Wednesday, September 3, 2014
The prison of self-esteem. . .
We have taken over the social media as a prime purveyor of such self-esteem. We confuse our social media friends for the kind our parents and grandparents had -- the face to face kind of friendships and lasted a whole life and provided the objectivity so often missing from our daily lives. We tweet out our thoughts and opinions presuming the everyone else in the world is waiting with baited breath to find out how we are feeling, what we are doing, what we are thinking, or what we like or dislike at this moment. Perhaps the saddest example of this is when we let the world know we are going to bed -- as if somehow the population of the universe will be saddened by the end of our Facebook threads or musings of life in 140 characters.
Worse than this is that we have transformed worship into a bond slave of our pursuit of self-esteem. Delivering self-esteem has now become the goal of reading Scripture, hearing a sermon, singing a hymn or song (or listening to someone else sing), prayer, and everything else done on Sunday morning. If our unhappiness is our modern day version of hell then heaven is when we get to do what we want and when we have others (God) affirm those wants and desires as good, true, and noble.
The voice of conscience has been silenced from its divinely intended purpose of guilt and guidance so that it is left with but one goal -- to tell me I was right all along. In the end we have used this pursuit of self-esteem and our hijacking of the role of conscience so that we are even further insulated from God and from reality than ever before.
The truth that hurts is that we have no self-esteem. We are poor, miserable sinners. We have done the evil God forbids and have not done the good He desires and it has created a prison for us from which we cannot free ourselves. There is no good in us for God to affirm. Unless we are content to live under the mask of the lies we tell ourselves, there is only one path to freedom -- repentance. The Spirit of God is given to us to make such repentance possible and to coax us from the shadows and darkness of our lies into the arena where truth can redeem, restore, and renew us.
The self-esteem that matters is not what we think of ourselves but what God thinks of us. In the miracle of the wounds that heal, the holiness that atones for sin, and the death that gives life we discover the miracle of love that will not let us go. There is self-esteem. Not what we think of ourselves but what God thinks of us. He has considered us poor, miserable sinners, worth not silver or gold but the holy and precious body and blood of His incarnate Son. There we find redemption and hope. There and in no other.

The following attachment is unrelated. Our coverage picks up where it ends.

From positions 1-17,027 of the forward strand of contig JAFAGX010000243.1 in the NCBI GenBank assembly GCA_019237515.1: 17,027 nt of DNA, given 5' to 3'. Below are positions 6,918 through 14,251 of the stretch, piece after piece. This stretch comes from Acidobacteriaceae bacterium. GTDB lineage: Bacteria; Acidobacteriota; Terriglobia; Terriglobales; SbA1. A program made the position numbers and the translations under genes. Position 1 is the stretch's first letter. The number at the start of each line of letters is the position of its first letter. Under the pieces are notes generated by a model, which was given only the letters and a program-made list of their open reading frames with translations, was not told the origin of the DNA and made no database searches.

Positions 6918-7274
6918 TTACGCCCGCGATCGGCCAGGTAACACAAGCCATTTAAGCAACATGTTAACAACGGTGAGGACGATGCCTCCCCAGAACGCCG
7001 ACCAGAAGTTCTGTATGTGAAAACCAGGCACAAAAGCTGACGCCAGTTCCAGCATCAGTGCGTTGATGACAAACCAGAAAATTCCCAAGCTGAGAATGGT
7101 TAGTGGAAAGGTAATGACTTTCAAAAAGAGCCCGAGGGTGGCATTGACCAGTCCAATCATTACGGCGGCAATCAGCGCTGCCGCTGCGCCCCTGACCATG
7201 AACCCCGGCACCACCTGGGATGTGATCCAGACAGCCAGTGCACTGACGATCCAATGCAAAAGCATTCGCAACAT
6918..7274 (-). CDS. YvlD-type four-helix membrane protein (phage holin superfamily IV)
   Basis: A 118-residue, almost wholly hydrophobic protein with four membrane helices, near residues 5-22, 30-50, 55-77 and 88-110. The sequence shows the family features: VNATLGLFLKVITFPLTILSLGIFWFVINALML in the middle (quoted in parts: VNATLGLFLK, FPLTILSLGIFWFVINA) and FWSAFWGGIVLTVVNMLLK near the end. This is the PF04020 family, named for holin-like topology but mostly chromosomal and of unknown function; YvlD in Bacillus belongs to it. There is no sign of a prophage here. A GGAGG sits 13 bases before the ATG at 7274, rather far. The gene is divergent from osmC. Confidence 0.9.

We constantly must remind ourselves of this. Indeed, we do so by remembering our baptism. I am baptized. I am baptized. I am baptized. The constant repetition of this is part of that daily repentance that is the shape of the new life imparted to us in the living waters. We repeat what God has said and done and in those words we find what it means for Him to love us. This love builds within us the only self-esteem that matters. I am His. I was bought with a price. I am not my own and neither am I sin's victim and the devil's pawn. I have redemption from my past and the gift of a whole new future beyond imagination. This is what shapes who I am, how I see myself, and defines the outcome of my life.
When we transform worship from the domain of God, from His Word and Spirit, we may find momentary joy in being told that we are good, that our lives are fine, that our desires pure, and our future unlimited except by our own choice, but eventually these will ring hollow in our ears and we will search for more. Self-esteem, just like pleasure, is not an end but a pursuit, an addiction more than an ending place. God must break the cycle or we repeat the past forgetting that the outcome cannot change. So God enters with the solemn warning of the Law to stop the cycle of our deception and death. In His light, we stand naked and exposed. But the result of this is not what we fear. It is instead the surprise of grace. He does not condemn but redeems. He does not judge for His judgment has been meted out on Christ. He makes us new again and in our deference to His gracious interference in our lives we find liberty, genuine self-esteem, and most of all joy.